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Food Highlight: Fennel

Food Highlight: Fennel

Food Highlight: Fennel

Food Highlight:  Fennel

Fennel is probably one of the vegetables you’ve seen at the grocery store and walked past without really knowing what it was or how to use it. Fennel is a white and green bulb with leafy stalks, slightly reminiscent of a bunch of celery growing out of an onion. The bulb, stalks, leaves, and seeds are all edible. It is crunchy and slightly sweet, and thanks to its flavor reminiscent of licorice or anise, plays a role in many Mediterranean dishes.

One bulb of fennel provides 73 calories, 3 g protein, 0.5 g fat, and 17 g carbohydrates including 7 g of dietary fiber. It is also packed with nutrients: vitamin C, potassium, vitamin A, calcium, iron, vitamin B6, magnesium, phosphorus, copper, zinc, manganese, selenium, niacin, pantothenic acid, folate, choline, beta carotene, lutein, zeaxanthin, vitamin E and vitamin K, in addition to many antioxidants and estrogen. The low calorie vegetable adds a lot of flavor to dishes, making it a good choice for those seeking to lose weight, including those with gastric sleeve, gastric bypass, or lap band surgeries.

Fennel adds more than flavor to its dishes. The iron, phosphorus, calcium, magnesium, manganese, zinc and vitamin K all contribute to the production and maintenance of bone structure and strength. Fennel’s fiber, potassium, folate, vitamin C, B6, and phytonutrients all support heart health. The fiber helps to reduce cholesterol. Potassium is known to help lower blood pressure. Vitamin B6 and folate help prevent buildup of homocysteine, which can damage blood vessels. The fiber in fennel naturally promotes bowel regularity. As an excellent source of vitamin C, it helps maintain a healthy immune system. Fennel is also rich in phytonutrients and antioxidants such as rutin, quercetin, lutein, zeaxanthin, kaempferol glycosides, and anethole. Anethole, in particular, may have great importance in reducing inflammation and preventing cancer.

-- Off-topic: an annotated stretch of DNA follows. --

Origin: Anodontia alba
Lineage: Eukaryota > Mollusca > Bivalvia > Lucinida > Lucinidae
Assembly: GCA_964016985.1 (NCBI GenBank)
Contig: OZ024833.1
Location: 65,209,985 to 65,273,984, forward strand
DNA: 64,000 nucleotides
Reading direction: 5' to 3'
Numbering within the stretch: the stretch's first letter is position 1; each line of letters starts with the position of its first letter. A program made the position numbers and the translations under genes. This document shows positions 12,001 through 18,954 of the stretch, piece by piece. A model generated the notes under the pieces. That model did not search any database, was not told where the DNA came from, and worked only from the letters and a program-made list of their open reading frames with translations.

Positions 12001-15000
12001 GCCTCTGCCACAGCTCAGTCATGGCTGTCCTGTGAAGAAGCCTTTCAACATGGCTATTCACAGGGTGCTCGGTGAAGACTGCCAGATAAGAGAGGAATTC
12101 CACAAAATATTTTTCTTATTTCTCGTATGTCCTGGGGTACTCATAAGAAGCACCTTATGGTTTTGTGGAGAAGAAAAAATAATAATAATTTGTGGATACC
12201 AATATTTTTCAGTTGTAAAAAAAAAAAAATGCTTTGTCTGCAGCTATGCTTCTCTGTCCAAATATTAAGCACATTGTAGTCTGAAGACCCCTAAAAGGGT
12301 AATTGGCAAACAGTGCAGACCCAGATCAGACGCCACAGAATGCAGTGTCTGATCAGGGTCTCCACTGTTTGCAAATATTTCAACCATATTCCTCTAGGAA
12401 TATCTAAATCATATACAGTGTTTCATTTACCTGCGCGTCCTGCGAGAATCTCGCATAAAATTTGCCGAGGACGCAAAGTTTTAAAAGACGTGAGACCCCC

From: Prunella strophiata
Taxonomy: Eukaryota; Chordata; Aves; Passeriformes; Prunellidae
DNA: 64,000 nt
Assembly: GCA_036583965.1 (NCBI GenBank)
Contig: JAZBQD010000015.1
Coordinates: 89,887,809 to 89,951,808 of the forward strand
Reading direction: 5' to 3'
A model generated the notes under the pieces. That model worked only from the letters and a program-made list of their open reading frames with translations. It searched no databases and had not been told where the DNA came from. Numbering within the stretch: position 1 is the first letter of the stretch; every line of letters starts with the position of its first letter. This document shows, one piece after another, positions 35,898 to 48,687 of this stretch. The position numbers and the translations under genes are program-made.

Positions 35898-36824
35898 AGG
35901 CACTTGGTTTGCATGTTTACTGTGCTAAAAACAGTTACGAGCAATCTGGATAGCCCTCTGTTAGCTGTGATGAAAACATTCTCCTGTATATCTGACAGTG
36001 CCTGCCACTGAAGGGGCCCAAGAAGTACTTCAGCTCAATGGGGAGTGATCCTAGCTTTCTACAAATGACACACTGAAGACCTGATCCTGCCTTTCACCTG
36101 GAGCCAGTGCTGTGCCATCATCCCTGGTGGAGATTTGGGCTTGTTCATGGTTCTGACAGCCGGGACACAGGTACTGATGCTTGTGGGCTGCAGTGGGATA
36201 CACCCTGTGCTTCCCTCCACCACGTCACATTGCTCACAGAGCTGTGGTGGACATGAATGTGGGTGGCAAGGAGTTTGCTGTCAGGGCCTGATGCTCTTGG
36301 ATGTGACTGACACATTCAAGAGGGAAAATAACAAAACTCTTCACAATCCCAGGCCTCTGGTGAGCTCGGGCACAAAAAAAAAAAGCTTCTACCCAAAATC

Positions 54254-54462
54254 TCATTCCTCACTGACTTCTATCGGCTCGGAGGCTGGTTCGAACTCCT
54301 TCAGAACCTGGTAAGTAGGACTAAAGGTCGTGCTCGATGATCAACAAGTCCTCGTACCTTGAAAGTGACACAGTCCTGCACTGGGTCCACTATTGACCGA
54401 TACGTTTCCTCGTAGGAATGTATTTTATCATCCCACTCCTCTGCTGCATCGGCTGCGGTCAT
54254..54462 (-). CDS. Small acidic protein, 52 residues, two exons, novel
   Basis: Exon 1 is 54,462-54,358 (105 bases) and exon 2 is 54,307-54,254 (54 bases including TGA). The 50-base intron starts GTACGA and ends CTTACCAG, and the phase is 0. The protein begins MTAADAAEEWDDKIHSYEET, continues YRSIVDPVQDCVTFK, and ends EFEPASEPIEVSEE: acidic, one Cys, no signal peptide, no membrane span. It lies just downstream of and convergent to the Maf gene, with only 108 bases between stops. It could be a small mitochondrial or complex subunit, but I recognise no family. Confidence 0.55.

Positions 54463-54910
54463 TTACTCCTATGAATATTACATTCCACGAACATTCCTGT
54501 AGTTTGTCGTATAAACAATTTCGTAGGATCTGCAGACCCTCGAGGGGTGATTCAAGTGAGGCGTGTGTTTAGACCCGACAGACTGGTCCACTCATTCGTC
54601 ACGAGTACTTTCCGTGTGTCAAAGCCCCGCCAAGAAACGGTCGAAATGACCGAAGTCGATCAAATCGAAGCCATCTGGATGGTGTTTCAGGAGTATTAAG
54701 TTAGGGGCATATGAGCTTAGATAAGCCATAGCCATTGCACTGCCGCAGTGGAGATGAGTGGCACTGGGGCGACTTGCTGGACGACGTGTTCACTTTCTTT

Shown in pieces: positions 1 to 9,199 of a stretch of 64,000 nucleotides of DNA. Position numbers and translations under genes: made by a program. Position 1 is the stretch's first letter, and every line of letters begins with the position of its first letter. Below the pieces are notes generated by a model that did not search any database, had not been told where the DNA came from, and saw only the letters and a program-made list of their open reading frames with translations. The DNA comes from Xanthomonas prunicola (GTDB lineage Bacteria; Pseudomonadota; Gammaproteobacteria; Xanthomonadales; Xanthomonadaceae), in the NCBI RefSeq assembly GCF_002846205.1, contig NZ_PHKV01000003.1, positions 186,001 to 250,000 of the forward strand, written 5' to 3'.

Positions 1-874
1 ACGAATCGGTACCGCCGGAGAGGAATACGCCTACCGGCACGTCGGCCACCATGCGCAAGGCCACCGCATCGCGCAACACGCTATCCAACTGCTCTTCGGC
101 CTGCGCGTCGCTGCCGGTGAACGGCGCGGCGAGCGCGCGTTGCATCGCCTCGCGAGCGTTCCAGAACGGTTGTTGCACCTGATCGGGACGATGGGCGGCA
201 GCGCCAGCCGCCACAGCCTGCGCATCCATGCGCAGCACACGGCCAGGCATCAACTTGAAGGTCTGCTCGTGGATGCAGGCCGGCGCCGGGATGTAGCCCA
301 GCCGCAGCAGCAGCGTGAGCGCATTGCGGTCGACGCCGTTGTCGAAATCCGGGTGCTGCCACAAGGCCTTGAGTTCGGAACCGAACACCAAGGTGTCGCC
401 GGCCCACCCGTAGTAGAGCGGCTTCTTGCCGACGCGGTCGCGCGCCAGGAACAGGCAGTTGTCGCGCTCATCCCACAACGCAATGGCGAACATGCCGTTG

Fennel can be enjoyed raw or cooked. Some ideas to incorporate this versatile vegetable into your diet include:

  • Add it to green salads
  • Chop and toss with orange segments
  • Replace lettuce with fennel on sandwiches
  • Sauteé it with onions
  • Sauteé with scallops
  • Bake with salmon
  • Add to homemade stock
  • Roast with other root vegetables

This food highlight is offered by Dr. Shillingford, M.D., P.A., a board certified surgeon specializing in adjustable lap band, gastric sleeve, and gastric bypass surgeries. Dr. Shillingford’s bariatric weight loss practice is located in Boca Raton, Florida and serves patients from all over South Florida including Coral Springs, Delray Beach, Miami, Wellington, Naples, and Fort Lauderdale. Dr. Shillingford’s bariatric patients often ask about low calorie foods that are nutrient dense and support a healthy heart, help with bowel regularity, support healthy bones, and taste great.

American Society for Metabolic and Bariatric Surgery Realize Obesity Help American Medical Association Obesity Medicine UNIVERSITY of MICHIGAN Society of Laparoendoscopic Surgeons American Association of Physicians of Indian Origin